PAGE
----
America had gravitated over to Asia to talk regional security with South Korea (“Hey, I’ve got a THAAD that needs deploying somewhere.” “Don’t wink like that. It’s weird.”) as North Korea glared daggers at them from three seats down in a chair that was rather close to China. The rest of Asia tried to keep their conversations pleasant while purposefully ignoring Japan. There was some kind of choir of angry squawking coming from Europe; nobody questioned it but everyone made sure to avoid it. That is, everyone except Canada, who didn’t know any better. The rest of the Americas were just glad their northern neighbor was somewhere else. The Middle East was, much like Europe, broken up into little groups of friends that didn’t even like each other that much, and Israel was nowhere to be found. Australia had slipped into the mess that was Europe because she didn’t want to look like a loser sitting alone. Africa was pretty mild.

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It’s all fun and games until a superpower collapses

The Cuban Missile Crisis left deep, psychological scars on both nuclear superpowers. For weeks after, America wore his flag on everything (tie, boxers, socks, cool baseball cap) to repel communism as much as possible. He also spent most of his nights on the roof with a 6-pack of root beer and a shotgun. But that was as much about the Red Scare as it was about his love for root beer and shotguns. Russia coped by plotting to control every country east of Germany.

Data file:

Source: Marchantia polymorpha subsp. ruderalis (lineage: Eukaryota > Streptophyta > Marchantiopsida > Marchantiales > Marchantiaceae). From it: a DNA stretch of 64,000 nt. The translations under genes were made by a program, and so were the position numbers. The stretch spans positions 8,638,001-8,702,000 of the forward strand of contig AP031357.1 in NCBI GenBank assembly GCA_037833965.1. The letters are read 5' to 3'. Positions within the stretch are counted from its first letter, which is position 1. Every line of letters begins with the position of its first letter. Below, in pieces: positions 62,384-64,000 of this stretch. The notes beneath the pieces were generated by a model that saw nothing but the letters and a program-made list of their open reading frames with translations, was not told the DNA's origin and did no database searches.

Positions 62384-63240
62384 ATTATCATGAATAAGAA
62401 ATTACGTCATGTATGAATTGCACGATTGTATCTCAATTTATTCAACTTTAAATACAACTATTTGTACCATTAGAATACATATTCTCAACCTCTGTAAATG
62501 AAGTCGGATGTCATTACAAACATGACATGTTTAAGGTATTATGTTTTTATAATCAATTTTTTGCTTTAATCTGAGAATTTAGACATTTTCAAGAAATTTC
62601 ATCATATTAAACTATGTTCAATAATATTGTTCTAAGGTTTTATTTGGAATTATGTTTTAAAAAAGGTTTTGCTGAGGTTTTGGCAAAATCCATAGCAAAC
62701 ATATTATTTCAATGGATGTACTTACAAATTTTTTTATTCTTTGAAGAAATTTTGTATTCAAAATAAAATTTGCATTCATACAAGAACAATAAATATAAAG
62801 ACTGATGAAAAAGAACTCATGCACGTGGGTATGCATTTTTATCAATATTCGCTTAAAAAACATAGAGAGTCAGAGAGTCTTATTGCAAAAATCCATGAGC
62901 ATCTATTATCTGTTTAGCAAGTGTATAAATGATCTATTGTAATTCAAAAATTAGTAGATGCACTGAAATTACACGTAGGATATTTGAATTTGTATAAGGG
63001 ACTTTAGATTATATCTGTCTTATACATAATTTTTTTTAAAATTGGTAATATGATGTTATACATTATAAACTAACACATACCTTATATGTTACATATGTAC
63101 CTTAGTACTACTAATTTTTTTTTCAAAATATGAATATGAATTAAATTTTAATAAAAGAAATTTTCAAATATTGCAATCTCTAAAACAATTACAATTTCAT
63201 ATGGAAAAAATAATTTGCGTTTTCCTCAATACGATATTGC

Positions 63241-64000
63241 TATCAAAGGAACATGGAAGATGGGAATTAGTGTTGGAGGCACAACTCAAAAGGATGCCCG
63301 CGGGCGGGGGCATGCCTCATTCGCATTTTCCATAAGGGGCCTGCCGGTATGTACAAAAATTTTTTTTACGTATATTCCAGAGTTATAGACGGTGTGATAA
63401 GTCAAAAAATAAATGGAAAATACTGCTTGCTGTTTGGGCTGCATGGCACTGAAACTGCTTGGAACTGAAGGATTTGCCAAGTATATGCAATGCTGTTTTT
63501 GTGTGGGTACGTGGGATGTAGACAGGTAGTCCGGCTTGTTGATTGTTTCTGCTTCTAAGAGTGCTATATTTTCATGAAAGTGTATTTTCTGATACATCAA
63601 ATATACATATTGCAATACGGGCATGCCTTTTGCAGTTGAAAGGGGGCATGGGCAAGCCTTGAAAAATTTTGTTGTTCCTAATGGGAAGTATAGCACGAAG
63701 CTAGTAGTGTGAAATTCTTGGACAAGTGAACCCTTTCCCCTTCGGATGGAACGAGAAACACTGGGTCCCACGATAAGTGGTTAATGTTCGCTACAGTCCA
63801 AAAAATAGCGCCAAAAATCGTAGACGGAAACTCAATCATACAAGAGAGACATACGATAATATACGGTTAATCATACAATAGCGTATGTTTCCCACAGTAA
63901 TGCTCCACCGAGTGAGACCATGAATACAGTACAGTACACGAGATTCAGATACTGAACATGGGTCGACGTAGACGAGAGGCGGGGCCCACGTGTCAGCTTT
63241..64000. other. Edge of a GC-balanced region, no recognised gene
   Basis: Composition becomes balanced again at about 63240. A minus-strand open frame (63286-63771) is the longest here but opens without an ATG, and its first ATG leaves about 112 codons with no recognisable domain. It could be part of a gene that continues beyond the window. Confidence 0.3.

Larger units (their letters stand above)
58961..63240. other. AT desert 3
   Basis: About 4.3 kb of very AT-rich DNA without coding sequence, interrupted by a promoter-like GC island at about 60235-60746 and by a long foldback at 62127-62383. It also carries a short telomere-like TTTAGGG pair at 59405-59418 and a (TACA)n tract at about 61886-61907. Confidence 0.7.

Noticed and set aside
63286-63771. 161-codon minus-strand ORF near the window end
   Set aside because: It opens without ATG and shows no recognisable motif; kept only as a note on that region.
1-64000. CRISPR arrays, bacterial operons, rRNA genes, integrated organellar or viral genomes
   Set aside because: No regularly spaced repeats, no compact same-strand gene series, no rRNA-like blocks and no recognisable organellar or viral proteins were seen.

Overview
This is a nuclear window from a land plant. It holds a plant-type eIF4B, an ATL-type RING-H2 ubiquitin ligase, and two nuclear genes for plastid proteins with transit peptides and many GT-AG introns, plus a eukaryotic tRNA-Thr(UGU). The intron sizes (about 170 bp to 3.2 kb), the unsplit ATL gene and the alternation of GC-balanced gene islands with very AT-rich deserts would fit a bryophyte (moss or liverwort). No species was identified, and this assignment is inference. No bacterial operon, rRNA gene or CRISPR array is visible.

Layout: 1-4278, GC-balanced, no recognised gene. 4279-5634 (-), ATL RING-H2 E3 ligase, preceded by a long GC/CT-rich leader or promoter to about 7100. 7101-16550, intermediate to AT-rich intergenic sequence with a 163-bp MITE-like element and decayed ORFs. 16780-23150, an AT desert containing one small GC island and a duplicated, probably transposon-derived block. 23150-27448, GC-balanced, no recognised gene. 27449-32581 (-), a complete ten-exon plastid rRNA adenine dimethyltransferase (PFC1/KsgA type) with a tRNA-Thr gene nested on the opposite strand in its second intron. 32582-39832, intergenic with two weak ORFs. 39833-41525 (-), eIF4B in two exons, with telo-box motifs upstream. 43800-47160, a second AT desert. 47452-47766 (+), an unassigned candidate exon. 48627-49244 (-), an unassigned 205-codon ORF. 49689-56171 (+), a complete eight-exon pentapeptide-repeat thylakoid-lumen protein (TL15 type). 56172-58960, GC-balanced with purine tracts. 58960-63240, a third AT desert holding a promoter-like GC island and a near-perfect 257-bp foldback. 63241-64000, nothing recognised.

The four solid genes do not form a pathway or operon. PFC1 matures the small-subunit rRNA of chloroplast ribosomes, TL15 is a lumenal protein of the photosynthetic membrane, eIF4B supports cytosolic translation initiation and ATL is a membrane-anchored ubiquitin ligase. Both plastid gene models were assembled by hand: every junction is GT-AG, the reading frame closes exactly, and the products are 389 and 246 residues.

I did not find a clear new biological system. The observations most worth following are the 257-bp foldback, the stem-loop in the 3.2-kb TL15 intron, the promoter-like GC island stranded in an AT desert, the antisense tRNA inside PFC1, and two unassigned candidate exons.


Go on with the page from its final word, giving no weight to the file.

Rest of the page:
In August 1963, a “hotline” between the US and USSR was established in order to keep total nuclear destruction of the planet from ever threatening humanity again. Ground-breaking for its time, this system allowed International communication to happen between the superpowers in a matter of minutes. It was made to prevent World War III. It was used to send ridiculous jokes.

Is your refrigerator running?

That was the first message Russia had received from America personally.

Leave my refrigerator alone.

That was the first message America had received from Russia personally.

Well then you’d better go catch it!

Russia didn’t understand, but continued to humor America throughout the Cold War.

Continue reading “It’s all fun and games until a superpower collapses”